(CNN) – The Syrian government supports a proposal to put its chemical weapons under international control as a way to avert a Western military strike, Syria’s prime minister said Tuesday.
The Russian plan “aims to stop the Syrian bloodshed and prevent a war,” Wael Nader Al-Halqi said, according to Syrian state television.
Earlier, Russia’s Interfax news agency quoted Syrian Foreign Minister Walid Moallem as saying the country had accepted the proposal after “a very fruitful round of talks” with Russian Foreign Minister Sergey Lavrov on Monday.
While skeptical, U.S. officials said they would work with Russia on the idea. France’s foreign minister promised to bring the idea before the U.N. Security Council on Tuesday. And China also said it welcomes and supports the proposal, the Foreign Affairs Ministry spokesman said.
Like Russia, China is a permanent member of the U.N. Security Council and has used its veto power to block some resolutions against Syria.
Details of such a transfer have yet to be worked out, such as where the arms would go, who would safeguard them and how the world could be sure Syria had handed over its entire stockpile of chemical weapons. The United States, Britain and other nations suspect the Syrian government of using chemical weapons repeatedly in the two-year-old civil war, including an August 21 incident that U.S. officials say killed more than 1,400 people.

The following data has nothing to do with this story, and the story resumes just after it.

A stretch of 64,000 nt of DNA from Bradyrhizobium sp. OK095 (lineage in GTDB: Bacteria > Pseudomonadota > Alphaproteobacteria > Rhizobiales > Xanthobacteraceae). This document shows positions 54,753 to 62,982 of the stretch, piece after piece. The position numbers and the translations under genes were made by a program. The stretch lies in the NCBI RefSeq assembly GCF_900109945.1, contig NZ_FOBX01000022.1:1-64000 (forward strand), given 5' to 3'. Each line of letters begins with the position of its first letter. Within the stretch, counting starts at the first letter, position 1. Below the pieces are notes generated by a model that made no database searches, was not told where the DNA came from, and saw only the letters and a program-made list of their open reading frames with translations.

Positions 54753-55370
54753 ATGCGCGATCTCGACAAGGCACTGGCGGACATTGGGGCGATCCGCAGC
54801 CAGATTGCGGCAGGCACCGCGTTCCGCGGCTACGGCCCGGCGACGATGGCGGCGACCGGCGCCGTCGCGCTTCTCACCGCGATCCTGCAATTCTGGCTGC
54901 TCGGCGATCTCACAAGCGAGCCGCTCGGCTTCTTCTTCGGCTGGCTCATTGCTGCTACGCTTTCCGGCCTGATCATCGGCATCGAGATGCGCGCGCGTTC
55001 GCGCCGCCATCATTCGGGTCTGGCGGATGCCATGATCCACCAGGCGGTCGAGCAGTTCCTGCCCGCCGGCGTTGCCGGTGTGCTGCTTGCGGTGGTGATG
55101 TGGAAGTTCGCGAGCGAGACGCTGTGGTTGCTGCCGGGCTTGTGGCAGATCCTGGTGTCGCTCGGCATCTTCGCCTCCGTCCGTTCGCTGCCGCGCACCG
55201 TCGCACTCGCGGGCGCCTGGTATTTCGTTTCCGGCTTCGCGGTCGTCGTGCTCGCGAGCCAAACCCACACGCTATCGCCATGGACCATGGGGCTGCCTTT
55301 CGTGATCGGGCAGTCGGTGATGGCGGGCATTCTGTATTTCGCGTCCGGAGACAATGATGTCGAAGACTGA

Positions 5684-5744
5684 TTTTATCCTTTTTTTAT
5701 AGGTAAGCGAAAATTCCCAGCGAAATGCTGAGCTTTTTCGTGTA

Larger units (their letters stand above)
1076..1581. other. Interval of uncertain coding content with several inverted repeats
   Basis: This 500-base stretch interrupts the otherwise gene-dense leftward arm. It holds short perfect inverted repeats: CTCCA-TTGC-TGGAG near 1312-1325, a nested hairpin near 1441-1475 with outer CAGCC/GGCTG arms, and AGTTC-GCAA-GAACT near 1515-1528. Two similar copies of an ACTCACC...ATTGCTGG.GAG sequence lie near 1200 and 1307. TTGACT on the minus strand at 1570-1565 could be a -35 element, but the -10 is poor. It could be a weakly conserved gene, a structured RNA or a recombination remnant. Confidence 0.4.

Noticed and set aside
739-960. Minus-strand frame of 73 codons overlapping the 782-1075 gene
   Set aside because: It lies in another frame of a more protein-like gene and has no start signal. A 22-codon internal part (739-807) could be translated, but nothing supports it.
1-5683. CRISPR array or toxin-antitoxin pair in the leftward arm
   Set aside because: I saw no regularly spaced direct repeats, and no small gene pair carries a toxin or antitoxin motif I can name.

President Barack Obama is expected to address the nation tonight during prime time to make the case for military action.
The proposal — to put the country’s chemical weapons sites under international control — stemmed from off-the-cuff remarks made by U.S. Secretary of State John Kerry.
Asked Monday whether there was anything Syrian President Bashar al-Assad’s government could do to avoid an attack, Kerry said al-Assad “could turn over every single bit of his chemical weapons to the international community in the next week.
“He isn’t about to do it, and it can’t be done, obviously,” Kerry said.
Russia, Syria’s leading ally, quickly urged al-Assad to do just that.
“It’s certainly a positive development when the Russians and Syrians both make gestures towards dealing with these chemical weapons,” President Barack Obama told CNN’s Wolf Blitzer on Monday.
But Obama said the threat of American force would remain, “And we don’t want just a stalling or delaying tactic to put off the pressure that we have on there right now.”
Sen. John McCain, a leading Republican voice in calls for military action against Syria, said Tuesday there could be “a very good initial test” of such a solution.
“That would be for the immediate dispatch of international monitors to these chemical weapons sites” in Syria, he told CNN’s “New Day.”
“I’m very, very skeptical,” he said. “But the fact is, you can’t pass up this opportunity — if it is one.”
McCain said he is trying to work with Obama and Kerry and others.
But, he added, “There’s a degree of incoherence that I have never seen the likes of so far.”
He noted that Kerry has said any attack on Syria would be “unbelievably small.”
“What does that mean?” McCain asked. “We still haven’t determined what the goal of these military strikes are.”
By Josh Levs